'Yellow journalism' and the curse of corruption in Pakistan's media
Corruption has become an integral part of Pakistani journalism and the monopoly corrupt journalists exercise over the profession constitutes a challenge for all media practitioners, writes Malik Ayub Sumbal
25 March 2011 By: Malik Ayub Sumbal
This article was first published by the European Journalism Centre and is reposted here with permission.
The rise of sensationalist media and yellow journalism in Pakistan has led to the emergence of a debate in the country about the accountability of the media and the journalistic profession.
Yellow journalism is generally defined as the tabloidisation of journalism – the adoption of reporting practices focusing more on sensationalism than on research. In Pakistan, yellow journalism refers mostly to the exploitation and manipulation of issues of national interest for the vested interests of corrupt journalists.
Corruption has become an integral part of Pakistani journalism. The monopoly corrupt journalists exercise over the profession constitutes a challenge for all media practitioners, because their influential positions make it hard for others to do their jobs properly.
The media is ideally perceived as the fourth pillar of the state (alongside the judicial, legislative and executive powers), but in Pakistan, most people have come to distrust the media and those who practise journalism.
The sensationalist aspect of newspapers and private news television channels and the problematic role they play in society raise increasing concern among the public.
Presently, Pakistanis are demanding that star anchors of various current affairs programmes and other journalists be held accountable for their actions. The media in general and yellow journalists are criticised on various platforms, Internet forums and television programmes. People also resort to wall chalking against the practice of yellow journalism and media exaggeration in the streets of major cities.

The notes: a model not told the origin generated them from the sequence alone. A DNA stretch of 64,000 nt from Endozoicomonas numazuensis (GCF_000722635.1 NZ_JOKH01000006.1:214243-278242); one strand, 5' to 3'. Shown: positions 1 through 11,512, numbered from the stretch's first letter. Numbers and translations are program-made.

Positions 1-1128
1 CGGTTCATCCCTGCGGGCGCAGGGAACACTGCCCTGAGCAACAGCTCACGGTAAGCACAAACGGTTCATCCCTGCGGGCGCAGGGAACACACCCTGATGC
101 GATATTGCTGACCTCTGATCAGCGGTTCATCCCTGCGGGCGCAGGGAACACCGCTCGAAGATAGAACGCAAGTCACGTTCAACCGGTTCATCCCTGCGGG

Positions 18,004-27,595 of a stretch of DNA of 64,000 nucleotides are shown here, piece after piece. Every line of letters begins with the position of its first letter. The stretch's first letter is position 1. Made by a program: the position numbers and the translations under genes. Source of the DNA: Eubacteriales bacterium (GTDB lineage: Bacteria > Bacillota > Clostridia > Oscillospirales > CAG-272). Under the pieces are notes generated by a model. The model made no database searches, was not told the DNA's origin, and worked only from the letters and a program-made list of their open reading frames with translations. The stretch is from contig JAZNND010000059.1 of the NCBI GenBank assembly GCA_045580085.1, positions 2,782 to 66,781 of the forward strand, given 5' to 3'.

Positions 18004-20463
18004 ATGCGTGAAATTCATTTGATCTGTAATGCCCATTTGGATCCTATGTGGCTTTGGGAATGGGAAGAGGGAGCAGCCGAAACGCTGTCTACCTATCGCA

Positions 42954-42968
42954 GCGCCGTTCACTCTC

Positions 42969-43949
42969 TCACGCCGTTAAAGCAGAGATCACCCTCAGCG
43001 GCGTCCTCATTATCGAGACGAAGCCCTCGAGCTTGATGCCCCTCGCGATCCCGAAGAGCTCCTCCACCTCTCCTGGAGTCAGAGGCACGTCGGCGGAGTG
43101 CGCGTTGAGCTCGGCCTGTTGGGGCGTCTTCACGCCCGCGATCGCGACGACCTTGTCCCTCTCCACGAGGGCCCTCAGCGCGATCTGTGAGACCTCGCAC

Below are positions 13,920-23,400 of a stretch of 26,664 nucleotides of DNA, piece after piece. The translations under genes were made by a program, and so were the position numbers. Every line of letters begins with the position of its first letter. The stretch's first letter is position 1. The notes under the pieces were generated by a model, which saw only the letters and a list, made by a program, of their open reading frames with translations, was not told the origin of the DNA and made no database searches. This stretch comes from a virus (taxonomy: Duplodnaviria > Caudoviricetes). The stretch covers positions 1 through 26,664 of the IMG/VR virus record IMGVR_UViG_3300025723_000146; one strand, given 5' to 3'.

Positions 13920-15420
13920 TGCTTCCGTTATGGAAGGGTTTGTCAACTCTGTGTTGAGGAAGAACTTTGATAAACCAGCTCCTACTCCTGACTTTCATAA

Corruption at the root of the problem
Beat reporters and desk editors at the leading English and Urdu newspapers in Pakistan are reluctant to publish news stories without receiving some sort of gift or reward. Bribes in the shape of currency appear to be the quickest way to get an article published.
Hassan Sardar, a public relations officer of a multinational company operating in Pakistan, said: "It is impossible to get coverage of a news event in any leading English-language newspaper without giving a bribe or a gift of some sort to the news editors and beat reporters."
Sardar explained that if he depended solely on the newsworthiness of a specific event, it would be virtually impossible to see the item in the press the next day.
Multinational corporations and NGOs appeal to senior reporters and editors by inviting them to various events. In order to receive attention on press clippings, NGOs and multinationals resort to bribing journalists. For the sake of news coverage, every organisation has a special budget specifically dedicated to this purpose.
Senior journalist, Matiullah Jan, has for the first time voiced a concern from within the Pakistani media about the accountability of journalists and famous television anchors, whose conduct in everyday life contradicts their public statements against yellow journalism.
Matiullah Jan, who exposed the journalists' corrupt practices and scandals in the Dawn News series "Apna Gareban", which started in January 2011, now faces a wave of criticisms from journalists' associations and unions.
Jan unveiled the questionable relationship that yellow journalists entertain with politicians and the privileges they have obtained from the present political regime.